The victim is being "significantly shortchanged" in this system, he said. Prosecution of cases takes years. The victim, who has to restate what happened seven or eight times with different prosecutors, is unduly burdened. The whole process is a disservice to the victim and their family, the defendant who should receive a speedy trial and the taxpayers, who are ultimately footing the bill, he said.

Chung has seen plea deals that are suddenly reneged by prosecutors after a new deputy district attorney takes over a case. The new prosecutor needs to get up to speed, evidence gets lost and the deals are worse over time, he said.

"That's just wrong," he said.

"One of the things I dreaded was opening an old case that was five, six or seven years old. It had gone through generations of prosecutors who could not figure out how to move the case forward: Where's the evidence? It's not there anymore. Do we still have contact information for the witnesses?" he said.

Chung instead would manage cases "vertically," having the same prosecutor handle a case all the way through from the defendant's intake to the sentencing, which would maintain continuity and speed cases along.

The current policies regarding defendants are also burdensome.

"If we are trying to hold the defendant accountable, we need to do it in a fair way," he said.

Santa Clara County District Attorney Jeff Rosen. Embarcadero Media file photo.

Weak cases shouldn't be overcharged to extract plea bargains. The use of special allegations and enhancements for crimes, which can add years to a sentence, should be used sparingly with the object of protecting public safety, he said.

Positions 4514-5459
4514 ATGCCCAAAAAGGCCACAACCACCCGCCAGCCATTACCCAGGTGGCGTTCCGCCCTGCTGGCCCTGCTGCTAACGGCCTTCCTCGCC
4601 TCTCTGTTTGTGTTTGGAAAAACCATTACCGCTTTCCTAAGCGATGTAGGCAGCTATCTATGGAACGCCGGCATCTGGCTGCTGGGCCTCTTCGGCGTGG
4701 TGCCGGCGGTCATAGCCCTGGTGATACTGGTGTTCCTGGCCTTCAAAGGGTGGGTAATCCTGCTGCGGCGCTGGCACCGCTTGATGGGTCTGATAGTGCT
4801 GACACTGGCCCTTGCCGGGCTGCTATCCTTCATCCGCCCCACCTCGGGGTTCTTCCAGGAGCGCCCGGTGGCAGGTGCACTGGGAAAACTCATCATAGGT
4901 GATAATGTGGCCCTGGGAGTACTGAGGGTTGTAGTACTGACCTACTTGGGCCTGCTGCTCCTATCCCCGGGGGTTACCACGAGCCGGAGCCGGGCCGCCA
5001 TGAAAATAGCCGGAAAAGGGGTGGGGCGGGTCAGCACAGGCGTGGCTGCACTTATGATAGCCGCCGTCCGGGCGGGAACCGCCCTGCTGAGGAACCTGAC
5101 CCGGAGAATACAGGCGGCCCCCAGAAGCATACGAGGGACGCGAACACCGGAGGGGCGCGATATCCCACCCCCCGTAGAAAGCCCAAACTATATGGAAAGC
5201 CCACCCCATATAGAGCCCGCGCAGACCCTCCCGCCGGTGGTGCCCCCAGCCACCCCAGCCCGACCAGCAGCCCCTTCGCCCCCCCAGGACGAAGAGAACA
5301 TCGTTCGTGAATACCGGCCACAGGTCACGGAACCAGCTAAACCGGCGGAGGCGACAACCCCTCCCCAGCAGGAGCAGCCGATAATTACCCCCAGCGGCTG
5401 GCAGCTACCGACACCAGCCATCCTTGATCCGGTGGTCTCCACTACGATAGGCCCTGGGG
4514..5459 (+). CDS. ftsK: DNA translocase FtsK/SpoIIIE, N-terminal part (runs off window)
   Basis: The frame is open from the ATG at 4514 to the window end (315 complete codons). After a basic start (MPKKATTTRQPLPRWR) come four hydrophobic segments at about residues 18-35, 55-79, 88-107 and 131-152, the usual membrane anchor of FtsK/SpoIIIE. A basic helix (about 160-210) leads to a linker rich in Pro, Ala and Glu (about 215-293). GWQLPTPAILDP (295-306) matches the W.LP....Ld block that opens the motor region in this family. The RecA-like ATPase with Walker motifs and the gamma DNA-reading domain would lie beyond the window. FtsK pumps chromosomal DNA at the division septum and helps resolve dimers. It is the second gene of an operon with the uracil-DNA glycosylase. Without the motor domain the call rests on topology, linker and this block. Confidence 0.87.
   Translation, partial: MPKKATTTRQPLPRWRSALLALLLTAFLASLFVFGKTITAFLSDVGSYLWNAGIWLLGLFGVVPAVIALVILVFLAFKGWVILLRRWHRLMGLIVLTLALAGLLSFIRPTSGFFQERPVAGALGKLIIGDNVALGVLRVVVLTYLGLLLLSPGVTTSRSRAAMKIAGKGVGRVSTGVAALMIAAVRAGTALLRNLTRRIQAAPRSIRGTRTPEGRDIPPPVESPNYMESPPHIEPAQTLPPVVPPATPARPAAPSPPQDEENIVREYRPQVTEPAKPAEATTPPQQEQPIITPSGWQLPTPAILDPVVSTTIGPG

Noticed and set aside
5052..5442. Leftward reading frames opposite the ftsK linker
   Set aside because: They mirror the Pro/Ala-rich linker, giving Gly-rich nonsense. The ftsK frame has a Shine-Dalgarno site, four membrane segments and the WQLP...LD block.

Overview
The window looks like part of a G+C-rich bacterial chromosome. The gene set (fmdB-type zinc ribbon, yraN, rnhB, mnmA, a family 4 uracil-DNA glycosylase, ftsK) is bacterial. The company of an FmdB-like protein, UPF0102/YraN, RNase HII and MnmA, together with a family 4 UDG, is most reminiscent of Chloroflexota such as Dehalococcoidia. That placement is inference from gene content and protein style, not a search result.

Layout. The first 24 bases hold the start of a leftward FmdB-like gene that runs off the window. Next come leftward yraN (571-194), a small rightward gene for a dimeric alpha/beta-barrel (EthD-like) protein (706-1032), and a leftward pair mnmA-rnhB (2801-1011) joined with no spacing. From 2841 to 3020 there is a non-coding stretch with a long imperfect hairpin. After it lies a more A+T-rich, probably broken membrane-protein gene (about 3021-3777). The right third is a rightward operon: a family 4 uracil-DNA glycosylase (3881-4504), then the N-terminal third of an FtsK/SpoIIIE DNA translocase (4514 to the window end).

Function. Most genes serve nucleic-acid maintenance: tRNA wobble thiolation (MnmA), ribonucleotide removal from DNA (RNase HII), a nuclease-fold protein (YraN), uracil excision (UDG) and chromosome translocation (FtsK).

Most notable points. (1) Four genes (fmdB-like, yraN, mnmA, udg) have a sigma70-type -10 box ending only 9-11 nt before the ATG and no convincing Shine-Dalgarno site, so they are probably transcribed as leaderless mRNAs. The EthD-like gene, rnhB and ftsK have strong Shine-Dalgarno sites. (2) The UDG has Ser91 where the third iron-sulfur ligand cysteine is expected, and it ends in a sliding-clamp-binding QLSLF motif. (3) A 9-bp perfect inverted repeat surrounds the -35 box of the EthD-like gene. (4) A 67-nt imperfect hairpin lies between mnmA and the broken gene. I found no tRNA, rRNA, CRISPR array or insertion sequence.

A district attorney should also focus on serving the community and should not be in the business of self-promotion and pursuing personal ambition. The DA's office should focus on policy upgrades such as revising the sexual assault manual and obtaining new software that allows prosecutors to better follow their cases, something he said hasn't occurred under Rosen.

"When a defendant gets rearrested, we don't even know," he said.

Chung said that building in efficiency would reduce costs of prosecutions while freeing up funding for programs that address the root causes of crime.

In response, Rosen's longtime political advisor Leo Briones said, "Jeff Rosen is a nationally recognized criminal justice reformer who has worked closely with the police and community groups to reduce crime, help crime victims, hold perpetrators accountable and safely reduce the number of individuals in jail. He has deep and broad support all over Santa Clara County and across the political spectrum.”

Santa Clara County Public Defender Sajid Khan. Courtesy Sajid Khan.

Chung's other rival, Public Defender Sajid Khan, is running as a "true progressive" for the DA's seat with a focus on rooting out systemic racism, shrinking mass criminalization and addressing the root causes of crime. Chung casts himself instead as a "moderate."

Khan is a reformer who supports eliminating disproportionate sentences under the three strikes law; supports ending the money bail system that disproportionately impacts poor and marginalized people; and advocates for diversion programs and alternatives to imprisonment. He would not prosecute children as adults nor cases in which police violate the Constitution or engage in racially discriminatory practices when collecting evidence, according to his website.

"He's a super nice guy," Chung said of Khan, but Khan has never been a prosecutor.

"He has only been a public defender and his job has been to poke holes in the prosecution's case," he said.

A prosecutor's job is to build a case that is proven beyond a reasonable doubt.